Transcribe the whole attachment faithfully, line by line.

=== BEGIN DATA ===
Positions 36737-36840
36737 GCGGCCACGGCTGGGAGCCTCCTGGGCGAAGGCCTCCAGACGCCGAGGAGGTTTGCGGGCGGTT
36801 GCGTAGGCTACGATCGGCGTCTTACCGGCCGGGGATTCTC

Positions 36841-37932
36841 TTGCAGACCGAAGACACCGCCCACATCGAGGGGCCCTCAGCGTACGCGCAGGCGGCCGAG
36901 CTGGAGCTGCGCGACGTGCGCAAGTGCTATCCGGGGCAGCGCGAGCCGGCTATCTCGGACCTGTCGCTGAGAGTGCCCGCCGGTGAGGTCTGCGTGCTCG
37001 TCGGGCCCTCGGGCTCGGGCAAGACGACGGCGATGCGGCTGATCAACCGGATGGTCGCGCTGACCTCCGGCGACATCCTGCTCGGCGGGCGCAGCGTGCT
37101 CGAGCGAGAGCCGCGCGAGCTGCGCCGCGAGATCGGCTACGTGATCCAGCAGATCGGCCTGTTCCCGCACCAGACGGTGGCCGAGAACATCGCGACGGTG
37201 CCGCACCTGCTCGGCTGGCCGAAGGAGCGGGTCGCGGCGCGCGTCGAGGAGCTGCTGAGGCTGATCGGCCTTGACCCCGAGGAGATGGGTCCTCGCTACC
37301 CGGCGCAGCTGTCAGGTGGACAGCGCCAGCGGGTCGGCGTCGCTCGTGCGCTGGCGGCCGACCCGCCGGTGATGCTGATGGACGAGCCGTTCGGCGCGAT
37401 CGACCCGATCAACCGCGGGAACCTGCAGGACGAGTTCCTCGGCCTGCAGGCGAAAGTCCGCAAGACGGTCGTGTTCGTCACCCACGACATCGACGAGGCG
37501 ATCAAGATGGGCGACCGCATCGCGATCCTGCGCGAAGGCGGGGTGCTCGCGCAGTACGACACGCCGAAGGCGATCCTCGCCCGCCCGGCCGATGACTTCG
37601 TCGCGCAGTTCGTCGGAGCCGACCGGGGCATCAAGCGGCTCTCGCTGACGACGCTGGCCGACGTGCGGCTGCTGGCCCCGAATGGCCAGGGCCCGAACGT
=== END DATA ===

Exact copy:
Positions 36737-36840
36737 GCGGCCACGGCTGGGAGCCTCCTGGGCGAAGGCCTCCAGACGCCGAGGAGGTTTGCGGGCGGTT
36801 GCGTAGGCTACGATCGGCGTCTTACCGGCCGGGGATTCTC

Positions 36841-37932
36841 TTGCAGACCGAAGACACCGCCCACATCGAGGGGCCCTCAGCGTACGCGCAGGCGGCCGAG
36901 CTGGAGCTGCGCGACGTGCGCAAGTGCTATCCGGGGCAGCGCGAGCCGGCTATCTCGGACCTGTCGCTGAGAGTGCCCGCCGGTGAGGTCTGCGTGCTCG
37001 TCGGGCCCTCGGGCTCGGGCAAGACGACGGCGATGCGGCTGATCAACCGGATGGTCGCGCTGACCTCCGGCGACATCCTGCTCGGCGGGCGCAGCGTGCT
37101 CGAGCGAGAGCCGCGCGAGCTGCGCCGCGAGATCGGCTACGTGATCCAGCAGATCGGCCTGTTCCCGCACCAGACGGTGGCCGAGAACATCGCGACGGTG
37201 CCGCACCTGCTCGGCTGGCCGAAGGAGCGGGTCGCGGCGCGCGTCGAGGAGCTGCTGAGGCTGATCGGCCTTGACCCCGAGGAGATGGGTCCTCGCTACC
37301 CGGCGCAGCTGTCAGGTGGACAGCGCCAGCGGGTCGGCGTCGCTCGTGCGCTGGCGGCCGACCCGCCGGTGATGCTGATGGACGAGCCGTTCGGCGCGAT
37401 CGACCCGATCAACCGCGGGAACCTGCAGGACGAGTTCCTCGGCCTGCAGGCGAAAGTCCGCAAGACGGTCGTGTTCGTCACCCACGACATCGACGAGGCG
37501 ATCAAGATGGGCGACCGCATCGCGATCCTGCGCGAAGGCGGGGTGCTCGCGCAGTACGACACGCCGAAGGCGATCCTCGCCCGCCCGGCCGATGACTTCG
37601 TCGCGCAGTTCGTCGGAGCCGACCGGGGCATCAAGCGGCTCTCGCTGACGACGCTGGCCGACGTGCGGCTGCTGGCCCCGAATGGCCAGGGCCCGAACGT